Delta Hedging Explained (Visual Guide w/ Examples)

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In options trading, delta hedging is a derivative-based trading strategy used to balance positive and negative delta so their net effect is zero. When a position is delta-neutral, it will not rise or fall in value when the value of the underlying asset stays within certain bounds. 

For options traders, this means their position is protected in the short term from price movements in the underlying stock, ETF, or index. When executed correctly, a delta neutral position can help offset changes in volatility. 

However, maintaining a delta neutral position is an ongoing battle, and the transaction costs from constantly rebalancing can easily reduce the temporary benefits this strategy gives. 

Care to watch the video instead? Check it out below!

What is Delta Hedging?

Consider the following option positions:

In each of these option contract positions, the position delta may be large or small depending on the trader who has the position. In each of these scenarios, there may come a time when the trader wants to reduce the directional exposure.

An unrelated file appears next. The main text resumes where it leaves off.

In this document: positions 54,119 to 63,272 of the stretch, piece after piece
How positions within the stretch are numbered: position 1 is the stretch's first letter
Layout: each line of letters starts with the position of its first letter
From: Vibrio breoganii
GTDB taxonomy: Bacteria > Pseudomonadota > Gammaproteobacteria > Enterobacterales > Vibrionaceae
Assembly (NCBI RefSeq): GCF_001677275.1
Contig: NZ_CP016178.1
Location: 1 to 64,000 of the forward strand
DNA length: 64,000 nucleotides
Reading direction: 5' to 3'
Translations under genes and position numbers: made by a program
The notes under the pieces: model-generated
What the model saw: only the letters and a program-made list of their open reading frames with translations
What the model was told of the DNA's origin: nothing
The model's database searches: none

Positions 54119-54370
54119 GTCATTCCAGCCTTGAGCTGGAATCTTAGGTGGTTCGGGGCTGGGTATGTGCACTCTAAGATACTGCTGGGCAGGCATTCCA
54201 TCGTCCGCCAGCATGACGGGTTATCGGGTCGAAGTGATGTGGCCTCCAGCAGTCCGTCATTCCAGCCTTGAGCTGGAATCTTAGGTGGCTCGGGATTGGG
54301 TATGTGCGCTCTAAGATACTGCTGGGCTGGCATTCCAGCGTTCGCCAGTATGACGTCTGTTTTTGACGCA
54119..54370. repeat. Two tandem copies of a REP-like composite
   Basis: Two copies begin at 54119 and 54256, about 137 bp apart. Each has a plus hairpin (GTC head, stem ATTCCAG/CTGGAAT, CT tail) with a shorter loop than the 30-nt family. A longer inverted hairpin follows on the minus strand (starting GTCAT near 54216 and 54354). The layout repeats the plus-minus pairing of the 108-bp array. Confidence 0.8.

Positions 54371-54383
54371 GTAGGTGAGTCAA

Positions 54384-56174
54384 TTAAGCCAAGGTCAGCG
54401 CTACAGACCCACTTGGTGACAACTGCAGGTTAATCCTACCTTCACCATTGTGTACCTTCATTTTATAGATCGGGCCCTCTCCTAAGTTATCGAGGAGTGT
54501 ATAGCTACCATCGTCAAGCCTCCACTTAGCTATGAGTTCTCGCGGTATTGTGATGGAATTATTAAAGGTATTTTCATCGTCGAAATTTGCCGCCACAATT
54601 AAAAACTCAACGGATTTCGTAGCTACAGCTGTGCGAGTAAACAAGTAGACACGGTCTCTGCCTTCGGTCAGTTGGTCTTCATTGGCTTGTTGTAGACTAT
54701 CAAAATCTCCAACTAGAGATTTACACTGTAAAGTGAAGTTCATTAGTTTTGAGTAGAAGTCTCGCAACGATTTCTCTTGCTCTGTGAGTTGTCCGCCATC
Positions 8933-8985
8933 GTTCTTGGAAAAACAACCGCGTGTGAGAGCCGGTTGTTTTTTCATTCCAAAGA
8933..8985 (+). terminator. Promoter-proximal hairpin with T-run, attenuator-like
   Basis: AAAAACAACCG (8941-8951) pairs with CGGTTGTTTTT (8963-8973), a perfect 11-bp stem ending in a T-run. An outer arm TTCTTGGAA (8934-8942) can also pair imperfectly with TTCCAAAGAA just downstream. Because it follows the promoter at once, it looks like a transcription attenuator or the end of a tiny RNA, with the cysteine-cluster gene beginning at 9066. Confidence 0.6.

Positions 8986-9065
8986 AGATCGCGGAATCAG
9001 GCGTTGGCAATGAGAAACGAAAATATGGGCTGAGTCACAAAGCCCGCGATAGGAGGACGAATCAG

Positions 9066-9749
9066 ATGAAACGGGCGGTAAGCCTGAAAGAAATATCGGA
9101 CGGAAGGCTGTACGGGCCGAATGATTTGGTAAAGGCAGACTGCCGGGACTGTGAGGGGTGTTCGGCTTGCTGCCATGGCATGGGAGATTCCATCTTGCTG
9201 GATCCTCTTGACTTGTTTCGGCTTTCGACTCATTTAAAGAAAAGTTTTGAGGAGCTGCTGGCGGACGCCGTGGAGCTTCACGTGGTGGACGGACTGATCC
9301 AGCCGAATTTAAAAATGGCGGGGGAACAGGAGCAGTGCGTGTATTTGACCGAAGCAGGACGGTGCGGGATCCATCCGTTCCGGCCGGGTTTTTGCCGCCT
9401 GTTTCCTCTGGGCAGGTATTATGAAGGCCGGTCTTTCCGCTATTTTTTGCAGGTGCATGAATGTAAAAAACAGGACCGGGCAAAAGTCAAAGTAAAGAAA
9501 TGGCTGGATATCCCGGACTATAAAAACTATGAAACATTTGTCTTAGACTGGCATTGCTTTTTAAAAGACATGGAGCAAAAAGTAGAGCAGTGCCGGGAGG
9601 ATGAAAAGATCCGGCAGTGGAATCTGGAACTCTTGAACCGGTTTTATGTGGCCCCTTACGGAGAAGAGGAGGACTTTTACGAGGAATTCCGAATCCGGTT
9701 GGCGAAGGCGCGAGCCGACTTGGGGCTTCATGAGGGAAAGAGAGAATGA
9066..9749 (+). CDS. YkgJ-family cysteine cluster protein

For bullish positions (positive delta), directional exposure can be reduced by adding negative delta strategies to the position. 

For bearish positions (negative delta), directional exposure can be reduced by adding positive delta strategies to the position. 

Here is a list of strategies that can accomplish either one of these hedging goals:

Basic Delta Hedging Example

To demonstrate how delta hedging can be accomplished, consider Position B from the previous table shown above:

Position B has a delta of -3,700, which is bearish because the position is expected to profit by $3,700 when the stock price drops by $1. Alternatively, the strategy is anticipated to lose $3,700 when the stock price increases by $1.